To My Love as a Mouthpiece

If you should stray from God, still let me cling
to Him, and not your form, in which He crouched 
awhile—and so disguised, commenced to sing
uplifting carols through your pliant mouth.

When I’ve observed your kindly, beaming face
lend music to a more-than-mortal bliss,
I’ve marveled, and supposed such wholesome grace
must spring from inner stores of holiness.

But other times, you’ve croaked a clanging note,
rattling every hapless wretch around—
and then I’ve wished a cat would catch your throat:
for how could Heaven’s choirboy belt such sound?

Yes, earthly mouths may sing of God or Hell—
You’ve merely sung all scores, and sung them well.


  1. This is a very powerful poem (and a little convicting, to be honest). I love the images of God “crouching” and speaking through human lips— “pressing lilting lyrics through your mouth.” The illusion of “inner stores of holiness” and “more-than-mortal bliss” is perfectly put. The enjambments on “To Him,” “A while,” and “And marveled” are very nice. I only have one suggestion: The occurrences of “sang” in the last line should be “sung.”

    Wonderful work!



  2. Kevin, thanks so much for your substantive, sensitive, and supportive comments! I wrote this poem about twenty years ago, and looking back at it again today, honestly, I see areas where I’d like to take the edges off its archaisms. Not that I’ve become a zealot about such things, but gradually I’ve become a bit better at conveying some of the lyricism of older styles in a more contemporary voice. Of course, the enjambments you mention would stay—there’s nothing old-fashioned-feeling about those!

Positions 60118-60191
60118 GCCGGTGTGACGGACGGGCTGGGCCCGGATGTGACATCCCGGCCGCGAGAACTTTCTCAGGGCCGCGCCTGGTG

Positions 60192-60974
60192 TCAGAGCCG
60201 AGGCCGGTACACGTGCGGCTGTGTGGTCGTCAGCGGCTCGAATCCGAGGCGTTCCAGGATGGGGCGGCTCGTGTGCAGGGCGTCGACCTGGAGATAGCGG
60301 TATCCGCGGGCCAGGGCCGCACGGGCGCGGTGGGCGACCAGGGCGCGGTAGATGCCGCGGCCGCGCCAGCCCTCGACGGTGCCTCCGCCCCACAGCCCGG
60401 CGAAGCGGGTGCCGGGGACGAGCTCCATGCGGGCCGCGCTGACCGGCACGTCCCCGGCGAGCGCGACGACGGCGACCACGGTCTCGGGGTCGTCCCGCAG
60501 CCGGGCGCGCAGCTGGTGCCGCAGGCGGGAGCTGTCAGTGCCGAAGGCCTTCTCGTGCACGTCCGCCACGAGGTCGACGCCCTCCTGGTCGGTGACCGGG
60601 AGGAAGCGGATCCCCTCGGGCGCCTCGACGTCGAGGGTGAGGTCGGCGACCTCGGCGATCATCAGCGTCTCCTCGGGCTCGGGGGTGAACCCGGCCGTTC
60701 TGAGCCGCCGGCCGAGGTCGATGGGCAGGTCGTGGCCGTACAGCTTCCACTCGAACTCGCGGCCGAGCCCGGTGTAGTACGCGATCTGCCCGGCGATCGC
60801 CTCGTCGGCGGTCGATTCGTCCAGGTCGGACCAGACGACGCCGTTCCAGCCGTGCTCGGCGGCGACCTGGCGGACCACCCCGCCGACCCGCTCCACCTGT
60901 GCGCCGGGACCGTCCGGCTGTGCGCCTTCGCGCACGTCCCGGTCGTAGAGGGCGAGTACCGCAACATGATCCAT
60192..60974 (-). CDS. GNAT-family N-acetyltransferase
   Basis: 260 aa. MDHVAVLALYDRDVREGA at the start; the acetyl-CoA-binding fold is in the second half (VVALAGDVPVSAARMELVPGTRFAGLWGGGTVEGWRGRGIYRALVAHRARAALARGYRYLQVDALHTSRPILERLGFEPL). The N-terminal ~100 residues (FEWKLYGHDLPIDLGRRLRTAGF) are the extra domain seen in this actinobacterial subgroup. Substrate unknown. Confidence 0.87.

I do think back on this poem often as new situations in life remind me of it. 😄But if the poem convicts, it also exalts, right?—since it presents both extremes in one person. I’m sure almost all of us could find something of ourselves in both aspects of this poem.

    You’re absolutely right about “sang”—thank you for pointing that out 😯, and I’ve made the edit. (I’d also like to add a couple of spaces after the title—I don’t know how those disappeared, but WordPress doesn’t seem to be saving that edit. Also, like many of my other older posts, this one still needs to be changed manually to WordPress’ new “verse block,” a more appropriate formatting for poems, as it doesn’t force spaces between each line. However, I’ve run into a glitch with this and am still awaiting its resolution. As a result of this glitch, some of the poems on this blog are now not in the order I’d intended them. I just feel a need to mention these formatting issues because they make me cringe.)


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